“We said to [clients]: some people somewhere in New York had done some bad things. Stick with us. You know me and trust me and we’ll deliver,” he says.

Underpinning all of these changes was South’s collaborative approach to management and involving staff in the decision-making process. It’s an interesting point because many US companies have a very top-down management style, where the bosses give orders and the staff follow. South says the autocratic leadership was needed when Marsh was in crisis, but as soon as the dust had settled, he changed tack.

“I was really pleased with the strong team culture we’ve had. It was not a dominate one-person-leader business. That’s not my style. I like to work with the team and paint a picture of what we need to do, and have other people come up with what to do and encourage them and guide them.”

During the interview, South repeatedly talks about the right culture in a company. It’s no wonder, then, that Marsh has been quite choosy about acquisitions and getting that perfect business.

During the buy-out boom pre-2008, Marsh was scared off by some of the sky-high valuations. But Marsh seized the opportunity when HSBC decided to hive off its insurance broking arm. The deal was completed in April 2010 for £135m. Marsh began to reap the rewards from the deal last year, with the acquisition contributing £56.5m turnover to the results.

Seeing as HSBC has been a success, could there be more UK acquisitions? There were rumours last year that Marsh was close to snapping up Oval, but talk has it that any prospect of a deal fell down over price.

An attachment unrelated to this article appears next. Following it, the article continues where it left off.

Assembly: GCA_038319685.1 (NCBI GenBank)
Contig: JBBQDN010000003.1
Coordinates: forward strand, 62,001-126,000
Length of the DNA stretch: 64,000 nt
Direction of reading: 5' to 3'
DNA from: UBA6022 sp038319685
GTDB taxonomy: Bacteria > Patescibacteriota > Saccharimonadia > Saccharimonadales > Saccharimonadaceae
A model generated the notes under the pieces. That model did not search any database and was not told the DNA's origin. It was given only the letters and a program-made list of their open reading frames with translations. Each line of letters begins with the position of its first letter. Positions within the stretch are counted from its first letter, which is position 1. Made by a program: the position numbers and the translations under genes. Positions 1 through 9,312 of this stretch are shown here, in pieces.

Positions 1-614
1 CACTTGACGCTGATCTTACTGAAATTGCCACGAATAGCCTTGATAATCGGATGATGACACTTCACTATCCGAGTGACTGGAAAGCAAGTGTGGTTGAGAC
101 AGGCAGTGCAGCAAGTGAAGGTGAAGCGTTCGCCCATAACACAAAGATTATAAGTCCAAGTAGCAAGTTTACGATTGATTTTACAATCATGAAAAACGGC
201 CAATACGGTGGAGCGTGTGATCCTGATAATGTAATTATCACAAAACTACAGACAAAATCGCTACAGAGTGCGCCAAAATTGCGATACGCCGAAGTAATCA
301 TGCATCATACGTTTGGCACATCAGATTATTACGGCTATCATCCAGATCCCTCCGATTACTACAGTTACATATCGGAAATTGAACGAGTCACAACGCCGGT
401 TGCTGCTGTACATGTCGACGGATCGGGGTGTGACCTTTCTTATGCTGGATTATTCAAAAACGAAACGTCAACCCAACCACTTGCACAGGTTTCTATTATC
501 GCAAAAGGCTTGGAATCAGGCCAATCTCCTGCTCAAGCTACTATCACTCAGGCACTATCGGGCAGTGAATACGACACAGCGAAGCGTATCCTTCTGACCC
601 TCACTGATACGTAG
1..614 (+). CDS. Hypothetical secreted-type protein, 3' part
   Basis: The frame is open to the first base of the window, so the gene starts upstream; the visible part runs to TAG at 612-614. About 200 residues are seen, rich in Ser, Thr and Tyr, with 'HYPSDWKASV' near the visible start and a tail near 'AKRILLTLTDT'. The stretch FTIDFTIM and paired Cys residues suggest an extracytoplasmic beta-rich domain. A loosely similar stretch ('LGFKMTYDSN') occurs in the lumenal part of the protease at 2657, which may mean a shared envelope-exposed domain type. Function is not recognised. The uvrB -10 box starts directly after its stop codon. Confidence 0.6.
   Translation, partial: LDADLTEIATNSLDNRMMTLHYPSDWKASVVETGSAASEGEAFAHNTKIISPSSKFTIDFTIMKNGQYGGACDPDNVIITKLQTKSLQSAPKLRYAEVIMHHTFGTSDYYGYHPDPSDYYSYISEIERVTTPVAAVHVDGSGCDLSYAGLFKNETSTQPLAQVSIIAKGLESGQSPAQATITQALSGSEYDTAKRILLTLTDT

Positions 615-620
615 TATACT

South is not one to delve into market gossip, but he is quite clear over the sort of expectations Marsh has when it comes to buying a company: 10% earnings growth in emerging markets, and about 4% or 5% earnings growth allied to, say, 2% expense growth in mature geographies.

Typically, Marsh has done deals at between six to eight times EBITDA (earnings before interest, tax, depreciation and amortisation), but “it depends on the quality of the franchise and the quality of the people”, South emphasises.

Certainly, internally at Marsh, getting the best people is one of South’s passions. To lure in top-quality graduates, Marsh pays the same as the big four accounting firms. And the promise of working for the UK’s top broker has recently resulted in some 2,700 applicants for just 15 spots.

Marsh has definitely earned its place as the UK’s number one broker, but you can be sure that the ultra-competitive Aon won’t let its biggest rival get too far out of sight.

Snapshot: Martin South

Age: 47
First job: Working for reinsurance broker Minet, now owned by Aon
Family: Married, father of five
Interests: Keen tennis player and skier
In his own words: ‘I like to work with the team and paint a picture of what we need to do, and have other people come up with what to do and encourage them and guide them’

Snapshot: Marsh Limited

Brokerage: £670m
Employees: 2,700
Market view: Marsh has turned itself around to become the UK’s top broker. It is strong in corporate and mid-market, with potential for growth in SME.